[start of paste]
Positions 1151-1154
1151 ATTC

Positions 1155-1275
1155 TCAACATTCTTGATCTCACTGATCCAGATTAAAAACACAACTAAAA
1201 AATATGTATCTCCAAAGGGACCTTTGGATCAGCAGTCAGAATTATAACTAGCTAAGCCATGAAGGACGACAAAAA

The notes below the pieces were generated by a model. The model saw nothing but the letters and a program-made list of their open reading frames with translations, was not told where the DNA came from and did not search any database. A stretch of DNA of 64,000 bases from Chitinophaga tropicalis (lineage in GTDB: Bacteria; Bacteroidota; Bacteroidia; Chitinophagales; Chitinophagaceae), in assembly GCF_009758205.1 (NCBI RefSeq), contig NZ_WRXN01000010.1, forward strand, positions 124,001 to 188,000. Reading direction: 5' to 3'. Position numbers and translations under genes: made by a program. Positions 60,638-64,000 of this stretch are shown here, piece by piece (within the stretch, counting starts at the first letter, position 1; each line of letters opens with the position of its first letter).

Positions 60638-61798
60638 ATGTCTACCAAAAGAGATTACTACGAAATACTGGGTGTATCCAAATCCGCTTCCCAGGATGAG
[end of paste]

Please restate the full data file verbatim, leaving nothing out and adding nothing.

Positions 1151-1154
1151 ATTC

Positions 1155-1275
1155 TCAACATTCTTGATCTCACTGATCCAGATTAAAAACACAACTAAAA
1201 AATATGTATCTCCAAAGGGACCTTTGGATCAGCAGTCAGAATTATAACTAGCTAAGCCATGAAGGACGACAAAAA

The notes below the pieces were generated by a model. The model saw nothing but the letters and a program-made list of their open reading frames with translations, was not told where the DNA came from and did not search any database. A stretch of DNA of 64,000 bases from Chitinophaga tropicalis (lineage in GTDB: Bacteria; Bacteroidota; Bacteroidia; Chitinophagales; Chitinophagaceae), in assembly GCF_009758205.1 (NCBI RefSeq), contig NZ_WRXN01000010.1, forward strand, positions 124,001 to 188,000. Reading direction: 5' to 3'. Position numbers and translations under genes: made by a program. Positions 60,638-64,000 of this stretch are shown here, piece by piece (within the stretch, counting starts at the first letter, position 1; each line of letters opens with the position of its first letter).

Positions 60638-61798
60638 ATGTCTACCAAAAGAGATTACTACGAAATACTGGGTGTATCCAAATCCGCTTCCCAGGATGAG